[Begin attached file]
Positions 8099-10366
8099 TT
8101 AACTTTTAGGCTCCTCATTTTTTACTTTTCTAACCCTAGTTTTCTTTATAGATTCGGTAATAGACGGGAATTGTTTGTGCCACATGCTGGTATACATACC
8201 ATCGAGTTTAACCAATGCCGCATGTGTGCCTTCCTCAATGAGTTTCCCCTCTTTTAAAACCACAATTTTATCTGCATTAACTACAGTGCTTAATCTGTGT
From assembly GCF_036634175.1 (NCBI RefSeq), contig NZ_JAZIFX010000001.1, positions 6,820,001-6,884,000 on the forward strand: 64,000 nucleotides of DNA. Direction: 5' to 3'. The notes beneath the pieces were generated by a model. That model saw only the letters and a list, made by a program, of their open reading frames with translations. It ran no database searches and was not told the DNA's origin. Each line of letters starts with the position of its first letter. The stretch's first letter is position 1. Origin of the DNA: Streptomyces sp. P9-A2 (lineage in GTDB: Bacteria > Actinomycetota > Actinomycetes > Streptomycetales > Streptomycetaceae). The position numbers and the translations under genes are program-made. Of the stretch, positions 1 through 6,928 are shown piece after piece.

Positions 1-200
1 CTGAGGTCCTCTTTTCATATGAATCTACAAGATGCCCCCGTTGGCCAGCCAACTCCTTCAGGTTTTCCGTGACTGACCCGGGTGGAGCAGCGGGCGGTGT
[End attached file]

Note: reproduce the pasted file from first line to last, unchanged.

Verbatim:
Positions 8099-10366
8099 TT
8101 AACTTTTAGGCTCCTCATTTTTTACTTTTCTAACCCTAGTTTTCTTTATAGATTCGGTAATAGACGGGAATTGTTTGTGCCACATGCTGGTATACATACC
8201 ATCGAGTTTAACCAATGCCGCATGTGTGCCTTCCTCAATGAGTTTCCCCTCTTTTAAAACCACAATTTTATCTGCATTAACTACAGTGCTTAATCTGTGT
From assembly GCF_036634175.1 (NCBI RefSeq), contig NZ_JAZIFX010000001.1, positions 6,820,001-6,884,000 on the forward strand: 64,000 nucleotides of DNA. Direction: 5' to 3'. The notes beneath the pieces were generated by a model. That model saw only the letters and a list, made by a program, of their open reading frames with translations. It ran no database searches and was not told the DNA's origin. Each line of letters starts with the position of its first letter. The stretch's first letter is position 1. Origin of the DNA: Streptomyces sp. P9-A2 (lineage in GTDB: Bacteria > Actinomycetota > Actinomycetes > Streptomycetales > Streptomycetaceae). The position numbers and the translations under genes are program-made. Of the stretch, positions 1 through 6,928 are shown piece after piece.

Positions 1-200
1 CTGAGGTCCTCTTTTCATATGAATCTACAAGATGCCCCCGTTGGCCAGCCAACTCCTTCAGGTTTTCCGTGACTGACCCGGGTGGAGCAGCGGGCGGTGT